Start kids early on skeptical thought – it’s FUN

It’s wonderful to bring you some good news about positive outreach in science and skepticism. Check out this program for kids taking place in Spokane, Washington. They teach kids how to recognize bad science by showing them why dowsing and astrology SEEMS to work but ultimately is a fail.

Bad Science Fridays teaches young scientists to rely on logic – Spokesman.com – July 4, 2013.

Building scientific literacy is about more than learning the laws of physics or memorizing the periodic table.

“At the basis of all science – well, at the basis of just about everything – is the ability to think critically and the ability to look at an argument or an idea and examine it,” said Aaron Berenbach, the science center’s education coordinator.

The implications extend beyond the classroom or laboratory – protecting consumers from claims about flimsy medicine, for example.

Reaching kids with skepticism is CRITICAL to their future. How many times have we heard that kids are not taught how to think through these issues. Give them the tools early to assess extraordinary claims and you will set them up with a good foundation for life. What a wonderful program!

You can do it too! Make an effort to volunteer to talk to kids about critical thinking and evaluating weird claims and ideas. They love it! Take a look at this post from last year when I was able to connect with kids and hear their points of view.

Tip: Patricia Hall

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  2 comments for “Start kids early on skeptical thought – it’s FUN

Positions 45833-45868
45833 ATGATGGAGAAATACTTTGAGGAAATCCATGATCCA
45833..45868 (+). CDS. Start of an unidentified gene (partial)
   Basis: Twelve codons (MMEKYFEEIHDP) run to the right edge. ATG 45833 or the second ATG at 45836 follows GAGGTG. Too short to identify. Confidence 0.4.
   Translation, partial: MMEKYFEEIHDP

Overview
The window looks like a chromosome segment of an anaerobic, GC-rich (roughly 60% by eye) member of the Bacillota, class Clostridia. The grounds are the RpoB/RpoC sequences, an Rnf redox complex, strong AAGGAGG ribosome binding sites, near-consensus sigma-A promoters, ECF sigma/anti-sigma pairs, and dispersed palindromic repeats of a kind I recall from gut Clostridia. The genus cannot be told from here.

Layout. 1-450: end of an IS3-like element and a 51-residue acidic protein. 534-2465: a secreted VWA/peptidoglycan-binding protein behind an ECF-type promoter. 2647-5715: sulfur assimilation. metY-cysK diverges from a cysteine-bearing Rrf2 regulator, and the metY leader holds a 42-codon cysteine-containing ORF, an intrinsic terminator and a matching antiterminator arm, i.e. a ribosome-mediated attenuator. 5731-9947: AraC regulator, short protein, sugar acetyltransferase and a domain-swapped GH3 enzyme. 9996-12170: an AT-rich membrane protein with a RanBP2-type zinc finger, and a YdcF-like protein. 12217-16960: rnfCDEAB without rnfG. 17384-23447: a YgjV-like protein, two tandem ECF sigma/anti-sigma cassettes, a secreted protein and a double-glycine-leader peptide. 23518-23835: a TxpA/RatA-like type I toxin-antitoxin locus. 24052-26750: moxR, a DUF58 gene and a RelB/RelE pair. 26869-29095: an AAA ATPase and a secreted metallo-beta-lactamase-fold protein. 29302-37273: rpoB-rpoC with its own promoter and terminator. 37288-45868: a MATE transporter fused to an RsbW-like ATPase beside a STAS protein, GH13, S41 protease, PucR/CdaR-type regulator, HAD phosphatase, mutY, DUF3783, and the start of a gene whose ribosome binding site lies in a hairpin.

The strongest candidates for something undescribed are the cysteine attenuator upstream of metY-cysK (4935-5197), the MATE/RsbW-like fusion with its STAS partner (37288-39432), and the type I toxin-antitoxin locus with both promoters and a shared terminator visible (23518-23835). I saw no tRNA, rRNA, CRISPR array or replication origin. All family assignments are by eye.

1. Chris Howard
    July 5, 2013 at 9:13 AM

    Unfortunately in my state (Texas) the majority political party has officially stated that it is opposed to teaching critical thinking.

    The general consensus of the cotizens seems to be that it’s fine to teach critical thinking to kids, just so long as it doesn’t lead them to critically think about what their parents indoctrinated them into believing.

    It’s really sad, because kids absolutely need to learn critical thinking, but many of their parents feel threatened by it.

  2. J
    July 5, 2013 at 1:54 PM

    I like to think the kid show Adventure Time is doing this as well, especially with a recent episode called “Wizards Only, Fool”.

    @Chris
    Not just threatened, but also embarassed, because they have to put their own reputation of being a trustworthy and reliable guide on the line when the implications of some answers come back around to their own misconceptions, which may create a sense of betrayal in children and turn into a grudge.

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